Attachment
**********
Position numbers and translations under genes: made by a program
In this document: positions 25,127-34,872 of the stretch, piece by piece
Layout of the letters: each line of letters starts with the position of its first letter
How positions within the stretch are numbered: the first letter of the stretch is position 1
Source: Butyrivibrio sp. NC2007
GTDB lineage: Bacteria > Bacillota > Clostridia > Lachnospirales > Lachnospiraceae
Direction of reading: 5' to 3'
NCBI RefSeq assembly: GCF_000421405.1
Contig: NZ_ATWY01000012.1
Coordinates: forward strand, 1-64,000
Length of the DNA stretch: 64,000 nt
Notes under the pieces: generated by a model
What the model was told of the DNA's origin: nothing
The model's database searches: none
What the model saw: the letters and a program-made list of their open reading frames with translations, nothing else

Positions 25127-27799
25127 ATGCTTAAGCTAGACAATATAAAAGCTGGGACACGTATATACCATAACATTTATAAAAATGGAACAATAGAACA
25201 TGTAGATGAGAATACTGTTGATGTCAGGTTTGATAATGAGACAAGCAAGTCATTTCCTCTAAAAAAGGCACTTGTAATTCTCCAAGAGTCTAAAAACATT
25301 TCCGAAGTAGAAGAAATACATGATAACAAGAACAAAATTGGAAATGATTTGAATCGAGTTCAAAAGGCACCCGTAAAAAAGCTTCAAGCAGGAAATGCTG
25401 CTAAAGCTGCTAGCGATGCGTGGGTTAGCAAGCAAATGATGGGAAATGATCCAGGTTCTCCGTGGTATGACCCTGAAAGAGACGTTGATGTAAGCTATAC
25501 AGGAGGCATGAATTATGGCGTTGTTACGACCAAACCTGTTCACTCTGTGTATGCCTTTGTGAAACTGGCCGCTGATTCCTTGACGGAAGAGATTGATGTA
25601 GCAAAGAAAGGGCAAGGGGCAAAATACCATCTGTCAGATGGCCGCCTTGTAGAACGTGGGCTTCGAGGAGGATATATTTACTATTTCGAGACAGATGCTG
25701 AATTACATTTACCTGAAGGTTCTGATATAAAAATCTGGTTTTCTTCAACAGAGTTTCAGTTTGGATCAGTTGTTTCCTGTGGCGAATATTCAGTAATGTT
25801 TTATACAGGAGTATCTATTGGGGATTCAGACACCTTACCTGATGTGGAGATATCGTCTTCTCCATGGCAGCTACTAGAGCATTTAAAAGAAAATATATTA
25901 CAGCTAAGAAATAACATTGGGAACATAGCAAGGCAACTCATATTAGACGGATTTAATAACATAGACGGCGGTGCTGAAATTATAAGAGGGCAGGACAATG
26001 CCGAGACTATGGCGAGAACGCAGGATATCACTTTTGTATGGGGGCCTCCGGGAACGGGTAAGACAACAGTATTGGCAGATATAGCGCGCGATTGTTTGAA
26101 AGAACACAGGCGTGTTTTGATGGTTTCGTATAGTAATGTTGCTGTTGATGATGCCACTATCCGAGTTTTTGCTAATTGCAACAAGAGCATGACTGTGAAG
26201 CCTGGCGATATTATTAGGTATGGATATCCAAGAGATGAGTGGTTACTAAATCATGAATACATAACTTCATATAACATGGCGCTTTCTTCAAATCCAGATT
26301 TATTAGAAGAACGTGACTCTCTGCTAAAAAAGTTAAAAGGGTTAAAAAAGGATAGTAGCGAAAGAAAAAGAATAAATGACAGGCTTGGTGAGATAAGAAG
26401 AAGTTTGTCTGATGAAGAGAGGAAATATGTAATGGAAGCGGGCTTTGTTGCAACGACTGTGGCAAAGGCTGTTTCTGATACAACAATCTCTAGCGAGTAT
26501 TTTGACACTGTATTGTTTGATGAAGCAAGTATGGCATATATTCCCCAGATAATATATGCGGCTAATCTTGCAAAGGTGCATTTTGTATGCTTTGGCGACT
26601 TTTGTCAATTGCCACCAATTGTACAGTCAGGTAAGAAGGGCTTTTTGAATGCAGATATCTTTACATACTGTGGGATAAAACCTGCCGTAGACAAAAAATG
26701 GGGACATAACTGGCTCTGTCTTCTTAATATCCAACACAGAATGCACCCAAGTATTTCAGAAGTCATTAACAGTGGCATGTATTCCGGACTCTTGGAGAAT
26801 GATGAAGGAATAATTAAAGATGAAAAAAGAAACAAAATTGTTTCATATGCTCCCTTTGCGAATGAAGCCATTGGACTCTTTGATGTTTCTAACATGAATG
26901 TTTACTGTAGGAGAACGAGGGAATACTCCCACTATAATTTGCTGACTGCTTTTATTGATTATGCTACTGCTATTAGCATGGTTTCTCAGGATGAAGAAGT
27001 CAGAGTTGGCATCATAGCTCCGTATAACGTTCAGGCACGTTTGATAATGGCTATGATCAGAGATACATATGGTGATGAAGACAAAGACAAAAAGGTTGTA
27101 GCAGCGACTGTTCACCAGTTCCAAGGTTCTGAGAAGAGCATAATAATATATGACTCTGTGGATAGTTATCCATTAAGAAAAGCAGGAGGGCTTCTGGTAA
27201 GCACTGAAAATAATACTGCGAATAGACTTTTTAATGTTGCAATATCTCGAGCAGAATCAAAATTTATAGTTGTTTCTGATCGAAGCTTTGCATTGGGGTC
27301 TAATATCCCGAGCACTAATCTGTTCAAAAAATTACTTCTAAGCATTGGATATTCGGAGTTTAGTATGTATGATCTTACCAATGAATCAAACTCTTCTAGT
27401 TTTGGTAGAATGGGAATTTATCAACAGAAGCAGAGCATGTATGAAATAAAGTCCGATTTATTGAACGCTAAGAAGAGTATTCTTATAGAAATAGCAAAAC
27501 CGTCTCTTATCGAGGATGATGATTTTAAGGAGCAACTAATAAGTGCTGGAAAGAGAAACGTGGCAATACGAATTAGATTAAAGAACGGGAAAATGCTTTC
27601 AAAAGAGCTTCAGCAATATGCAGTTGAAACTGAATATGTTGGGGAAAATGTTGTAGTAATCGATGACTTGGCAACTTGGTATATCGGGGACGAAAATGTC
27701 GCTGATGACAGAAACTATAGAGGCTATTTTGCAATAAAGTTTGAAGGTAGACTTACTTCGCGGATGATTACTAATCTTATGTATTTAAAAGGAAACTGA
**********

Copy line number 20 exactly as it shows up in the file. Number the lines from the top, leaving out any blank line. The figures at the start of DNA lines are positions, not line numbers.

25401 CTAAAGCTGCTAGCGATGCGTGGGTTAGCAAGCAAATGATGGGAAATGATCCAGGTTCTCCGTGGTATGACCCTGAAAGAGACGTTGATGTAAGCTATAC